The Blessed Madonna on Money, COVID, Dua Lipa, Songwriting, and Ponies in the Shit Pile

The Blessed Madonna on Money, COVID, Dua Lipa, Songwriting, and Ponies in the Shit Pile

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The Blessed Madonna has become a fairly omnipresent figure in dance music over the last decade; I was as shocked as anyone to hear hers and Fred Again's collaboration "We've Lost Dancing" at the end of 2022's Triangle of Sadness, it was one of a few cultural moments across the last five years that signaled her being on another level when it comes to DJs and public visibility. Her involvement in Dua Lipa's Studio 2054, which I wrote about for the New York Times back in 2021, was another such moment; in short, there's lots of reasons why I've been interested to talk to Marea for a minute now, and after the release of her latest single "Happier" and ahead of her album that should be coming later this year, I had a great time picking her brain and have her tell some stories during our conversation.

You've lived in London for eight years at this point, long enough to call it home. Do you feel like you've fully adjusted to the continental shift?It's definitely home. I've noticed that when I'm riding in cars, I know what neighborhood I'm in. For a long time, I would look up and not have any clue. You could've told me that I was five minutes from Hackney and I would've believed you. London is so big. For most of my adult life, I lived in Chicago, which is a very gridded city. It's one of the most perfectly planned cities in existence. If you know the intersection of the streets that you're at and where you need to go, you can get there if you learn the grid.

London, as I have often said, looks like a plate of spaghetti that's been dropped on the ground. It's an ancient city, so there are a lot of buildings that were built in a world where you're building cities before demolition. The first time I came here, the transport for the club was taking me to the airport—and, to me, he was driving in circles. I thought, this guy is taking the piss. There's no way. We made, like, seven left turns. But you can make seven left turns to get somewhere here. That is 100% normal.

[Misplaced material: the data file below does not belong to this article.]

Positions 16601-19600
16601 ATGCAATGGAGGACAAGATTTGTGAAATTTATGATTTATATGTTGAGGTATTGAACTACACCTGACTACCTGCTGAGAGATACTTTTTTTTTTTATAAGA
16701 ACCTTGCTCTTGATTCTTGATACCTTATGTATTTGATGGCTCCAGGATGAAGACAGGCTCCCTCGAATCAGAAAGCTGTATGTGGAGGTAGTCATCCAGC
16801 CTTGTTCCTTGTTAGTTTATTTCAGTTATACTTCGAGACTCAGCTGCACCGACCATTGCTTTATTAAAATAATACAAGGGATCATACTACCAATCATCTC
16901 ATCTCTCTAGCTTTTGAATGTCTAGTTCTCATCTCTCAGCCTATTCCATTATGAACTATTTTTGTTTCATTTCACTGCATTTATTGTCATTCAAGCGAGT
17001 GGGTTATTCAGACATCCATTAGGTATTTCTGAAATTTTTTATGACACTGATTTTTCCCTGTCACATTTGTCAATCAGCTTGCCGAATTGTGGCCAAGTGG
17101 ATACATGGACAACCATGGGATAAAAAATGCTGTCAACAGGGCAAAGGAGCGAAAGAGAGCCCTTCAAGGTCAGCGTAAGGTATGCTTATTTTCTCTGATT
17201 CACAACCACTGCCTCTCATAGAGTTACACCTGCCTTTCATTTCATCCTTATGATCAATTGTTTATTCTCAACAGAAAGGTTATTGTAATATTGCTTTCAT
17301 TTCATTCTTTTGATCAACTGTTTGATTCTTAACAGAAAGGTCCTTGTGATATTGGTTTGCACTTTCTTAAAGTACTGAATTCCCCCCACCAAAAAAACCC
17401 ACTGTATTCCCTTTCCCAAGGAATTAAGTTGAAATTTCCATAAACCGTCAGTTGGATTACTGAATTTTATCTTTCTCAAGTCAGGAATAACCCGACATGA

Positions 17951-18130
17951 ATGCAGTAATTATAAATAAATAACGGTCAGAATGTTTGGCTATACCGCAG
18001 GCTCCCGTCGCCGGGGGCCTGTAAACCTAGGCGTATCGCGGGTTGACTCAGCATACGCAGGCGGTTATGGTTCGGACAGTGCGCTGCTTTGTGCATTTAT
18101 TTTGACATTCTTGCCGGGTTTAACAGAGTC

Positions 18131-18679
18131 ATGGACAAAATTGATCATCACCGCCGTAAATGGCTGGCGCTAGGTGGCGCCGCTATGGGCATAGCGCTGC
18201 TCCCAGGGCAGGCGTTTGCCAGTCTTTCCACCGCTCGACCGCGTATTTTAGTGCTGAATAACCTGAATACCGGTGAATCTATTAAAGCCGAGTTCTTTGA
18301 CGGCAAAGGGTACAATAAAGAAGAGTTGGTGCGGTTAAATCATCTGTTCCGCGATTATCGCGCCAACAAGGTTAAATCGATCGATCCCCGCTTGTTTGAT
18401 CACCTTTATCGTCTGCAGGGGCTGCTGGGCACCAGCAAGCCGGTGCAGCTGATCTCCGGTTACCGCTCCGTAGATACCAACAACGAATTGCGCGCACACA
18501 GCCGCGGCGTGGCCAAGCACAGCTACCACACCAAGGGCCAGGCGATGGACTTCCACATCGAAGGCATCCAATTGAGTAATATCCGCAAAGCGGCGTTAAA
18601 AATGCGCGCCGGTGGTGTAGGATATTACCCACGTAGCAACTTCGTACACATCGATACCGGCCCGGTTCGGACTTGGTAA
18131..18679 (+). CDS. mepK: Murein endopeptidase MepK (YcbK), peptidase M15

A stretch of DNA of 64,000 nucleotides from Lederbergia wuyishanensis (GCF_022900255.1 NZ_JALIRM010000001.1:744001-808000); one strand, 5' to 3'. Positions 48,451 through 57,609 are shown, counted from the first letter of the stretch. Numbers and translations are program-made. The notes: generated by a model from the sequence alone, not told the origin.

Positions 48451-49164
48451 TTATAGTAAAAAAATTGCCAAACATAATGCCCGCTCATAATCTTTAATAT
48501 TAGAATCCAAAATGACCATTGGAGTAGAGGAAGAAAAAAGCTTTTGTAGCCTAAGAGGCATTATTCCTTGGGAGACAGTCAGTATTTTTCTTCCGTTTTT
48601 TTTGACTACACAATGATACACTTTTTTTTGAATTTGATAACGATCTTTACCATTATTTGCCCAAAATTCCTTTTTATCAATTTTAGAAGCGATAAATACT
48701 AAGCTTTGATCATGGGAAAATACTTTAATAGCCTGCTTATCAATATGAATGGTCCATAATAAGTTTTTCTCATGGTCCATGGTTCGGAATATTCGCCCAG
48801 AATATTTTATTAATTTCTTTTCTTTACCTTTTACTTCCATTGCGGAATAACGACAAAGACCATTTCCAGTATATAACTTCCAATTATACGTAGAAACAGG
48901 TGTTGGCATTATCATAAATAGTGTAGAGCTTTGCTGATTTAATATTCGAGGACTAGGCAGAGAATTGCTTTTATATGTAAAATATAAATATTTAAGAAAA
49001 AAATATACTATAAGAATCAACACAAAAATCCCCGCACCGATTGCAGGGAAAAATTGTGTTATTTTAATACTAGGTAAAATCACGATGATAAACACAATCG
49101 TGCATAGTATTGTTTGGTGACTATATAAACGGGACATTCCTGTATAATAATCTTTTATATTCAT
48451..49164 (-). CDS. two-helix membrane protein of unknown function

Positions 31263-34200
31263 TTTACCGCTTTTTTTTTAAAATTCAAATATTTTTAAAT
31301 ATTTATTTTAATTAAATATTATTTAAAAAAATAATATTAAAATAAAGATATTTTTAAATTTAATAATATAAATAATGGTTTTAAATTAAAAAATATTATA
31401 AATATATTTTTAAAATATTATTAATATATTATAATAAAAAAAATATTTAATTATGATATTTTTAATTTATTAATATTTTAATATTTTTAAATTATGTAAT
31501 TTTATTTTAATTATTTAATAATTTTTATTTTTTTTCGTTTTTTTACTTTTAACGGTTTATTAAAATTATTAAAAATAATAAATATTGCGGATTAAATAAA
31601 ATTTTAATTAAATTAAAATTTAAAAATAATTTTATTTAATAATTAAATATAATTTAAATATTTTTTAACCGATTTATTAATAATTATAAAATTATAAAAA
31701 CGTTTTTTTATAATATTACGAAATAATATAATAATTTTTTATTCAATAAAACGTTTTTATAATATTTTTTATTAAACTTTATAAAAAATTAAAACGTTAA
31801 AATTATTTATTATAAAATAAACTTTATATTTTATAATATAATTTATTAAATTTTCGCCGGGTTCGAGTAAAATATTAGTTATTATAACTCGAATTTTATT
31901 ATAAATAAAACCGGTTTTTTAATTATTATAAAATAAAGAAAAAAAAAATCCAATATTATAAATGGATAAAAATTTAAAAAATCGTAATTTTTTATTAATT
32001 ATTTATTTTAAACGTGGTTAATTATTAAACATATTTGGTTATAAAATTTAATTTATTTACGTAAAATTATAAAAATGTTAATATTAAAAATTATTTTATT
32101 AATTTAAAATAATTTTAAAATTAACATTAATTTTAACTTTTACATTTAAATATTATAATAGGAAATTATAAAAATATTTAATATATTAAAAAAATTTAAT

Tell me about the new single and how it fits in to what you're planning for this year.
I don't think anybody is totally aware of how many records I've made over the last two years, but we keep a spreadsheet at my studio—it's almost 200 records, for myself and for other people. So there's a really deep well to draw from, and there are records people have brought to me and said, "I want to make this record and I want to finish it with you." So I've kind of slid into a role that I never really fully saw myself doing, which is doing more proper songwriting. That's a big shift for me.

In terms of what's coming, there's an album very much on the horizon. I actually finished it last night. It was a very long process, but I can't say too much about it right now, because it's likely to change—as things do, when you're working in a committee. But the biggest shift for me since COVID hit was sliding into the world of proper songwriting and real record-producing, not just making tracks. Suffice to say, that will continue, and I've loved that part of my life as much as I've loved any part of my life.

Tell me more about entering the realm of songwriting and record producing, especially compared to the art of "just making tracks."
There are a lot of complexities in terms of having an enormous amount of muscle to leverage in your direction, and it very much depends on who you're working with and who you can get into your room. People say you don't want to know how the sausage gets made—but I actually do want to know how the sausage gets made. I greet this part of the dark arts of pop music with open arms. I—maybe romantically—think about Carole King and the Brill Building, and people who were just cranking out things and working it 'til it worked.

I love more than anything to be in a room full of people trying to come up with a thing that is brilliant, and I love trying to understand pop music—and I don't think dance is separate from pop.  I mean, it can be, but it isn't by definition. Dance music is pop music, period—and then it spins out and becomes all kinds of other things, like techno. Even house music, those guys in the beginning, you look at the press shots of these guys from the early '80s and you can tell that these are 8x10 glossies. Darryl Pandy wanted to be famous. Jamie Principle wanted to be Depeche Mode.

So I don't have any pop shame, but there's a lot of people who do have pop shame, and think that there are some really bad ways to go about working in a world that straddles the underground and radio. I don't know if I've totally found my balance yet, but I'm getting closer to it. What I can tell you is, that thing that they say about 10,000 hours? Maybe make it 100,000, but that thing is for real.